Announcing Stack Overflow Documentation

We started with Q&A. Technical documentation is next, and we need your help.

Whether you're a beginner or an experienced developer, you can contribute.

Sign up and start helping → Learn more about Documentation →

I get this error when writing to the database:

A dependent property in a ReferentialConstraint is mapped to a store-generated column. Column: 'PaymentId'.

public bool PayForItem(int terminalId, double paymentAmount, 
      eNums.MasterCategoryEnum  mastercategoryEnum, int CategoryId, int CategoryItemId)

        using (var dbEntities = new DatabaseAccess.Schema.EntityModel())
            int pinnumber = 0;
            long pinid = 1; //getPinId(terminalId,ref pinnumber) ;
            var payment = new DatabaseAccess.Schema.Payment();
            payment.CategoryId = CategoryId;
            payment.ItemCategoryId = CategoryItemId;
            payment.PaymentAmount = (decimal)paymentAmount;
            payment.TerminalId = terminalId;
            payment.PinId = pinid;

            payment.HSBCResponseCode = "";
            payment.DateActivated = DateTime.Now;
            payment.PaymentString = "Payment";
            payment.PromotionalOfferId = 1;
            payment.PaymentStatusId = (int)eNums.PaymentStatus.Paid;

            //payment.PaymentId = 1;

        return true;

The schema is:

enter image description here

share|improve this question
up vote 109 down vote accepted

Is it possible that you defined a bad column relation between your tables? different columns and one was set as autonumeric.

It happened to me.

share|improve this answer
I mistakenly made one of my foreign keys an Identity (auto increment). This is the error I got. – jocull Jan 9 '12 at 20:12
Doh! I had left the foreign key part of the relationship as the default given by SQL Server 2008 Management Studio, which was the primary key fields of the child table, not the column I had created to contain the foreign key value. – robaker Mar 5 '12 at 10:23
If you inspect the exception in the Quick Watch window (i.e. (e as System.Data.Entity.Infrastructure.DbUpdateException).Entries), you can see which table contains the primary key being referenced. – Cᴏʀʏ Oct 28 '14 at 19:13
Wouldn't it be cool if the EF error messages just stated what the problem was instead of spitting out gobbledy-gook? – A.R. Nov 4 '15 at 16:51

This error says that you are using unsupported relation or you have error in your mapping. Your code is most probably absolutely unrelated to the error.

The error means that you have some relation between entities where foreign key property in dependent entity is defined as store generated. Store generated properties are filled in the database. EF doesn't support store generated properties as foreign keys (as well as computed properties in primary keys).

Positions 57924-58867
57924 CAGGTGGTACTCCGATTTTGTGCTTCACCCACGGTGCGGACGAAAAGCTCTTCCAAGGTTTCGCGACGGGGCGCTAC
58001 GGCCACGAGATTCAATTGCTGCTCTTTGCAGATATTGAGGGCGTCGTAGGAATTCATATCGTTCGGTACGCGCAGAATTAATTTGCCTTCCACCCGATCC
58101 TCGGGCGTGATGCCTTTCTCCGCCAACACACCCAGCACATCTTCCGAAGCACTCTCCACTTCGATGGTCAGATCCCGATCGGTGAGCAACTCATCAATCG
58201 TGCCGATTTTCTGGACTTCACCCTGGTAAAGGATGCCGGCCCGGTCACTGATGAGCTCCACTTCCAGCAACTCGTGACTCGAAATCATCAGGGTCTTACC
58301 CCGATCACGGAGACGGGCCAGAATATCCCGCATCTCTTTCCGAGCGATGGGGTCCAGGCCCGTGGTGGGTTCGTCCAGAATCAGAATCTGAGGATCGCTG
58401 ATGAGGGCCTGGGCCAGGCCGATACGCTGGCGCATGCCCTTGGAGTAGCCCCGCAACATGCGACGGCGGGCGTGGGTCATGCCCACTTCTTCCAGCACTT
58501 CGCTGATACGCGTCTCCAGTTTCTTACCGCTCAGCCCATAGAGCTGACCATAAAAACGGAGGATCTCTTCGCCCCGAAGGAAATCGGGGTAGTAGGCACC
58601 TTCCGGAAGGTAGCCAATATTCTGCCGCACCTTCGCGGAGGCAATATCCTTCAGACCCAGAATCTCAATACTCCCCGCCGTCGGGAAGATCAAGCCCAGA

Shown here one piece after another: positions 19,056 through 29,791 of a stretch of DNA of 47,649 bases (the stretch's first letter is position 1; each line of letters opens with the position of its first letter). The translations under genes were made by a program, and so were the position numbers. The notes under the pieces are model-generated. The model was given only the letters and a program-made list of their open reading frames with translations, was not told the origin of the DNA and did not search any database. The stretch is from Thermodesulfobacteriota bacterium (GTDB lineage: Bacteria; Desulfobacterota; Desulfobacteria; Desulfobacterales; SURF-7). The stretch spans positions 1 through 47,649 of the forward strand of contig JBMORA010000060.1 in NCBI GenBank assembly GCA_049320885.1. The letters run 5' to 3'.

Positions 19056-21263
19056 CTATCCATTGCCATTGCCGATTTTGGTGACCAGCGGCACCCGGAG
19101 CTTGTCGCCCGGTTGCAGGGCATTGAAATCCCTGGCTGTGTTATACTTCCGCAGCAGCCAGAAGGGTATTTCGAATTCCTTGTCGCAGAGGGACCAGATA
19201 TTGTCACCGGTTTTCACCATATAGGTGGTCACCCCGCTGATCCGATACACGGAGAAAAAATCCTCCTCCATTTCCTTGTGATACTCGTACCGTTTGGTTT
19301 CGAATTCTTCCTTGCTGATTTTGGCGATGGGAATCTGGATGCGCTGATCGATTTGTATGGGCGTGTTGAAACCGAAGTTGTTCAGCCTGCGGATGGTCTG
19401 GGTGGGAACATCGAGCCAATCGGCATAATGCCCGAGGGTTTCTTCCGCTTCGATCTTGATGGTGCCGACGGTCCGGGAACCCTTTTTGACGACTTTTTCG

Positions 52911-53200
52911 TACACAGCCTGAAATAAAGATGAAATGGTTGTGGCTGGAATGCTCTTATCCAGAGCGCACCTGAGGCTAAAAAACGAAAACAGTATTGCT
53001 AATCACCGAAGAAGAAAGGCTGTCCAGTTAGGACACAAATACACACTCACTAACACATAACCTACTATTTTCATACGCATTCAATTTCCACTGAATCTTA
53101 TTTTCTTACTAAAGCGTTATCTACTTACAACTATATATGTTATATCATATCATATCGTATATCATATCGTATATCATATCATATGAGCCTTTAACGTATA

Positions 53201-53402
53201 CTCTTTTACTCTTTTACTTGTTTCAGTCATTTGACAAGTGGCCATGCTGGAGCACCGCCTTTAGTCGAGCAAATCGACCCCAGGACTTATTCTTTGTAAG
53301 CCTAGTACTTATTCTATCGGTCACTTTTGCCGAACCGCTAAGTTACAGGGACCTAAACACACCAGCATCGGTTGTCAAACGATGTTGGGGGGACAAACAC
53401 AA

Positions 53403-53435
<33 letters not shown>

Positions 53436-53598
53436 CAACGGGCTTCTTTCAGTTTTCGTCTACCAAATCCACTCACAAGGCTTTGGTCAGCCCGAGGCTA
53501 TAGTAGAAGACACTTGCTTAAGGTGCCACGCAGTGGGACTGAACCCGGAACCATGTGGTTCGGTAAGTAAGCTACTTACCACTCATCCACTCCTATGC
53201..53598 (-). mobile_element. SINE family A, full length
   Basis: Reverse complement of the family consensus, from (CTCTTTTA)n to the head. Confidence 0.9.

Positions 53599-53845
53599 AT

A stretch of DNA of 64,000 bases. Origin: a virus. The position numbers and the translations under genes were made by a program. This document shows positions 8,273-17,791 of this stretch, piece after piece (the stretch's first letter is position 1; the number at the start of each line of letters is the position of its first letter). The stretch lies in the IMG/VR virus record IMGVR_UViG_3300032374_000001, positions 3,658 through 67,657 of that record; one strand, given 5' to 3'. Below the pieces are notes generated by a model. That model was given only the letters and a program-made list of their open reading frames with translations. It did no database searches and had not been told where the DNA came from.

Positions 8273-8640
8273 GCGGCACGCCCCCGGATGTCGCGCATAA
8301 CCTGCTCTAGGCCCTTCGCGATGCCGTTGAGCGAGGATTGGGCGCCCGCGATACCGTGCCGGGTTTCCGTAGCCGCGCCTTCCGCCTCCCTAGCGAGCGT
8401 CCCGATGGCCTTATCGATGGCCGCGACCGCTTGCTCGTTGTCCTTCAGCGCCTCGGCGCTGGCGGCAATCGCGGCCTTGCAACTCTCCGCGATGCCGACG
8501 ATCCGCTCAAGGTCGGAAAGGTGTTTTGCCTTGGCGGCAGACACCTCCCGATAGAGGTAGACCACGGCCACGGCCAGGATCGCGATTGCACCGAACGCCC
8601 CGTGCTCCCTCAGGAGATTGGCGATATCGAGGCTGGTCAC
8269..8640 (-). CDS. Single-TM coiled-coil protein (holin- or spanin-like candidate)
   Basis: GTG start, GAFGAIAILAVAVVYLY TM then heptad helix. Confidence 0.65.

share|improve this answer
i can add the row in sql server with the same info. when you say Store Generated, can you give an example ? – Welsh King Jun 17 '11 at 10:59
EF is not SQL Server. It has its own limitation. Simply find where you use any DB generated FK property called PaymentID and deal with it. – Ladislav Mrnka Jun 17 '11 at 11:00
ok we have a paymenthistory table that has paymentId as a foreign key, do i need to add a row in there ? – Welsh King Jun 17 '11 at 11:03
It is not about adding row but about definition of the column. How do you set that column? – Ladislav Mrnka Jun 17 '11 at 11:21
just clicked the relationship model in visual studio and im getting Name 'Payment' cannot be used in type 'Payment'. member names cannot be the same as their enclosing type. Any ideas – Welsh King Jun 17 '11 at 11:23

I had the same problem. Based on the answers provided here I was able to track it and solve it, but I had a strange issue described below - it might help somebody in the future.

On my dependent tables, the foreign Key columns have been set to StoreGeneratedPattern="Identity". I had to change it to "None". Unfortunately, doing so inside designer didn't work at all.

I looked in the designer-generated XML (SSDL) and these properties were still there so I removed them manually. I also had to fix the columns on the database (remove the Identity(1,1) from CREATE TABLE SQL)

After that, the problem went away.

share|improve this answer

For me it was a wrongly placed foreign key in the table but even after altering the table to fix it, it was still not working. You need to update the EDMX files (and not enough to "refresh" the table from the model, you need to remove and add the table again in the model).

share|improve this answer

Re-check the relationship between Payment and the other tables/entities. Including the ones that shouldn't contain PaymentId because that's where the problem is most likely hiding.

When creating foreign keys in SQL Server Management Studio, the primary key is defaulted, and this default is reverted when the parent table is changed, so be careful to change values in the correct order in the "Tables and Columns" window.

Also, after you've fixed the problematic relationship, there's a good chance that a simple "Refresh" on the model won't correctly remove the erronous relationship from the model and you'll get the same error even after the "fix", so do this yourself in the model before performing a refresh. (I found this out the hard way.)

share|improve this answer

If you have checked your relationships and are good there.

Delete the table in the edmx and then update from database. This will save you doing the update manually.

share|improve this answer

Your Answer


By posting your answer, you agree to the privacy policy and terms of service.

Not the answer you're looking for? Browse other questions tagged or ask your own question.